More Lesson Plans

Grades K – 3Boy with frog
Grades K – 12
Grades 5 – 12
Grades 6 – 8

Grades K –3

Salmonids in the Classroom - Primary
From Fisheries and Oceans Canada
This learning resource, which focuses on salmon, biology, and stewardship, encourages an ecological approach, integrating science with social studies. Knowledge of salmon biology and habitat are viewed as building blocks toward a stewardship ethic.


Grades K – 12

Explore a Wetland
From the National Wildlife Federation . . ./.ashx
Take your students on a wetland safari so they can get a firsthand look at a unique, watery community.  Younger student can make a wetland picture story and older student can survey the flora and fauna they see during the field trip.   

The Fragile Fringe: A Guide for Teaching about Coastal Wetlands
From the U.S. Geological Survey     
Many students will recognize the marshes along the coast as wetlands., and this curriculum provides the basis for a comprehensive study of coastal wetlands.

From the Young Naturalists Club of British Columbia
For anyone interested in learning about the intriguing world of salmon, the Young Naturalists’ Club of BC has brought together fascinating and fun-filled facts to help you on your way. In SalmonWILD you’ll learn about salmon lifecycles and discover how salmon navigate back to their home stream. You’ll connect with First Nations salmon culture and discover how salmon are vital to the Circle of Life. You’ll learn where to find salmon and where to find more information about salmon. You can get involved in helping protect salmon and their habitat by diving into some of the stewardship activities and get inspired for action by reading about our salmon champion professionals and children in the field.

Saltwater Wetlands
From the National Wildlife Federation . . ./.ashx
Stretching along much of the world’s coastlines are ribbons of life – productive and important communities of plants and animals that flourish between the open waters of the oceans and the dry lands beyond.  This pdf includes several activities related to saltwater wetlands including making a mud snail, building a mangrove swamps, understanding brine shrimp, and making a salt march display board.

Teaching about Wetlands
From the U.S. Environmental Protection Agency
Why is a wetland important? Many people can’t answer this question with confidence. Although the public’s appreciation of wetlands is increasing, wetland studies have often been omitted from school curricula in the past. Once young people learn about the value of wetlands, they have the tools to become active citizens working to protect this critical feature of the environment for future generations.

Wetlands Ecosystem Study Unit
From Mrs. O's House 
Examine the variety and numbers of organisms that live in wetlands. You will discover that wetlands are one of the most productive habitats on earth. There are many types of wetlands including fresh and salt water marshes, bogs, fresh and salt water lakes, estuaries, swamps, retention ponds, vernal pools, and river banks.

WOW! The Wonders of Wetlands
WOW!: The Wonders of Wetlands is an instructional guide for educators that provides a resourceful and creative collection of wetland activities, information, and ideas. WOW! includes: over 50 hands-on multidisciplinary activities in lesson plan format, extensive background information on wetlands, ideas for student action projects, and a wetlands resource guide.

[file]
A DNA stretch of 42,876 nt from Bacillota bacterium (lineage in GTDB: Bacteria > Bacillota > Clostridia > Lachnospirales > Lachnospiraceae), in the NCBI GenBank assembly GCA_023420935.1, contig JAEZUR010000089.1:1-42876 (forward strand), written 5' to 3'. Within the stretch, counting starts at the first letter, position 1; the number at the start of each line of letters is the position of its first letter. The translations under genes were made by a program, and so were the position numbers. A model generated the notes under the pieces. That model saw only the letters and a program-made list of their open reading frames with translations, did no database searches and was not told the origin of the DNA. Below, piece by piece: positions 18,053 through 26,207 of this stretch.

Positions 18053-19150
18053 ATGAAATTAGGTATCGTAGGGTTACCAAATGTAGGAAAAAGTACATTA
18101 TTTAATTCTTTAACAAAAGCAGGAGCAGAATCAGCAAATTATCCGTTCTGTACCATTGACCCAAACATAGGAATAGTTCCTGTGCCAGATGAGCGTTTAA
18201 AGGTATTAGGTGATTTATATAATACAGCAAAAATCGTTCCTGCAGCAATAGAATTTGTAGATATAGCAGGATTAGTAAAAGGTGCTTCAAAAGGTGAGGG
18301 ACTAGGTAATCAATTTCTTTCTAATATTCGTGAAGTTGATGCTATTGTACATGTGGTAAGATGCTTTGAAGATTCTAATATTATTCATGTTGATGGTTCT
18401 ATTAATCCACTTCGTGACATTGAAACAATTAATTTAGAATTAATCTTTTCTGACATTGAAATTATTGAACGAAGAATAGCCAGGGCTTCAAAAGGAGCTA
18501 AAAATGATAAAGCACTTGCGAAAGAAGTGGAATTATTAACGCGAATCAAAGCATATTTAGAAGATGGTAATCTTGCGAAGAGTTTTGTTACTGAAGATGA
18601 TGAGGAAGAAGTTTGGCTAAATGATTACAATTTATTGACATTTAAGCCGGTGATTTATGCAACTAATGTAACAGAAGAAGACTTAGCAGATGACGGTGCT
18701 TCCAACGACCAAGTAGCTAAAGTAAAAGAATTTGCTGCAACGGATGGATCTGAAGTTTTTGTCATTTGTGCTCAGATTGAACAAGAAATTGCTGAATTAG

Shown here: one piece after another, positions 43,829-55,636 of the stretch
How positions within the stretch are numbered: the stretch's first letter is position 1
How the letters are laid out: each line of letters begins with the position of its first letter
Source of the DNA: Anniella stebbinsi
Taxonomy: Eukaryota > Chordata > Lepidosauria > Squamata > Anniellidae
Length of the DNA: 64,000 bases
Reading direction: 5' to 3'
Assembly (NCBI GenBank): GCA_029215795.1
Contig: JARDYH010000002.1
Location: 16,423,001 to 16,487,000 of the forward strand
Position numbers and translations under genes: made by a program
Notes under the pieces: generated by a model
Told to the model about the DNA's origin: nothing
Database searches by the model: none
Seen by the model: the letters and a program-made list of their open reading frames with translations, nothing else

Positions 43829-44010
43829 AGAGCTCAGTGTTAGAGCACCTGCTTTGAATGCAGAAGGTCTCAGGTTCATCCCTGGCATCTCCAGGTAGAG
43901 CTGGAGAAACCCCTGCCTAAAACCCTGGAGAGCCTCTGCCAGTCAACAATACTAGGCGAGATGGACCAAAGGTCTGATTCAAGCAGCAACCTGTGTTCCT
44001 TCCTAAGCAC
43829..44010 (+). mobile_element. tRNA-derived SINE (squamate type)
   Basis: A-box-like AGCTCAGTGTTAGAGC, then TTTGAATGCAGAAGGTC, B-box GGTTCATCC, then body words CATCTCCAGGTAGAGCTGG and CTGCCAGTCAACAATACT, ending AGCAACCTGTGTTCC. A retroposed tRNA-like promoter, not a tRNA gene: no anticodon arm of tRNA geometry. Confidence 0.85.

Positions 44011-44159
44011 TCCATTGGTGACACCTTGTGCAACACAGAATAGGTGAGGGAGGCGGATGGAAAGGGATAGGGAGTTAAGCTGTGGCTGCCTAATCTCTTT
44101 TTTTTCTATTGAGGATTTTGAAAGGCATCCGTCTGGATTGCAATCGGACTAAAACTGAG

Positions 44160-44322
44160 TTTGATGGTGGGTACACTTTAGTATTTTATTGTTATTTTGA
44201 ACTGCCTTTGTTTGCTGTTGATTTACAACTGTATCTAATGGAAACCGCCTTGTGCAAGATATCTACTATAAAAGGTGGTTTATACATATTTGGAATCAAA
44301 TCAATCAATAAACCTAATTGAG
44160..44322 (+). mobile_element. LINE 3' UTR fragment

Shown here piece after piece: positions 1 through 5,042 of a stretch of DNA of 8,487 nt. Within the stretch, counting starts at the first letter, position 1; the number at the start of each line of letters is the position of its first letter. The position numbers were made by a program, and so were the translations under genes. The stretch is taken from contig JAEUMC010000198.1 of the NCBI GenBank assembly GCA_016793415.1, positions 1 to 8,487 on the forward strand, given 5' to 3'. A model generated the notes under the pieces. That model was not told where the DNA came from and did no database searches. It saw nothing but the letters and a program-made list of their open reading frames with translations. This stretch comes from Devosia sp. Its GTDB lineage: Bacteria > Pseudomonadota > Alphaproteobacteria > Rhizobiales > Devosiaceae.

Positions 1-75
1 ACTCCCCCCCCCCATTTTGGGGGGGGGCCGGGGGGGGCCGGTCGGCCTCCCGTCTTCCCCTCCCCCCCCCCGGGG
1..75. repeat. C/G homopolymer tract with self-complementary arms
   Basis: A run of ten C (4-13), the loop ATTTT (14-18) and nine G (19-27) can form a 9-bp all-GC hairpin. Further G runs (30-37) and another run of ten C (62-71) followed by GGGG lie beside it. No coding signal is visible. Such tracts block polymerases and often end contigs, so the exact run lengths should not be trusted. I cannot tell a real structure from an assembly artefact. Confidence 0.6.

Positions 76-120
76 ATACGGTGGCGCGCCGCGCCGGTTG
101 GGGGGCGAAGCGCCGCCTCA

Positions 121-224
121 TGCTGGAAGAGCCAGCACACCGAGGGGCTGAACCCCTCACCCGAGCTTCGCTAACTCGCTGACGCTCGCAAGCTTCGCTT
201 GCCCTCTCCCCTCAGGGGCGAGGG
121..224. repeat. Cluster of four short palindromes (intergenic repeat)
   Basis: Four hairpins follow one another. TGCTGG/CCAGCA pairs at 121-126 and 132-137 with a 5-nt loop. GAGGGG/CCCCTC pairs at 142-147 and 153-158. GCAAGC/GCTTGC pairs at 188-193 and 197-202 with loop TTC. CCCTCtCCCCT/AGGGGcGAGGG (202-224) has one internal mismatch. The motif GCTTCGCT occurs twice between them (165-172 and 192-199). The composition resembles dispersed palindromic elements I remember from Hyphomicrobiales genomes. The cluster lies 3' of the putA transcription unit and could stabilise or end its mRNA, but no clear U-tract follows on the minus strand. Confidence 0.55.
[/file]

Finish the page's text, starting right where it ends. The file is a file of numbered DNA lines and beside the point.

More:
Grades 5 – 12

Explore the World with Shorebirds: Educator’s Guide for the Shorebird
From the U.S. Fish and Wildlife Service
Sister Schools Program is a migratory bird curriculum created by the US Fish and Wildlife Service. It is available as a CD in English and in paper
in Spanish, Russian, and Chinese.

Grades 6 – 8

Fill Those Potholes: Identifying Ecosystem Services of Small Wetlands on the American Prairie
From the USDA Forest Service’s Natural Inquirer
The Prairie Pothole Region of North America is an area of the northern Great Plains once mostly made up of mixed grass and tallgrass prairies. When the glaciers receded 10,000 years ago in this area, they left millions of shallow depressions. These depressions filled with water and are now known as prairie potholes. These potholes are wetlands which provide a temporary home to over 50 percent of North America’s migratory waterfowl. Most of the water found in prairie potholes comes from melting winter snow. In this area of the United States, the soil is good for growing agricultural crops. In the past, farmers drained the potholes to increase the amount of land available to grow crops and over half of the prairie potholes have been drained. This was not good for the waterfowl that depend on the potholes for breeding habitat, food, and shelter. Government programs now help farmers and landowners restore the prairie potholes to their wetland condition. As wetlands, the potholes do more than provide habitat for waterfowl. In this research, students learn about other services provided to humans by prairie potholes. These services are known as ecosystem services.

Wetland Surveys and Slogans
From the National Wildlife Federation . . ./.ashx
Hundreds of species of plants and animals depend on wetlands for food, water, and shelter, and as a place to raise their young. By making posters, T-shirts, stamps, and/or bumper stickers, your kids can let others know that wetlands are valuable wildlife habitats.

What Goes Around Comes Around: How Long Term Weather Patterns Affect Plants in Carolina Bay Wetlands
From the USDA Forest Service’s Natural Inquirer
Why should we care about freshwater wetlands? Freshwater wetlands play an important role in an ecosystem by providing ecosystem services throughout the world. Freshwater wetlands help clean water by removing pollution and act like a storage unit when floods occur. These wetlands are also homes and breeding areas for many different types of wildlife.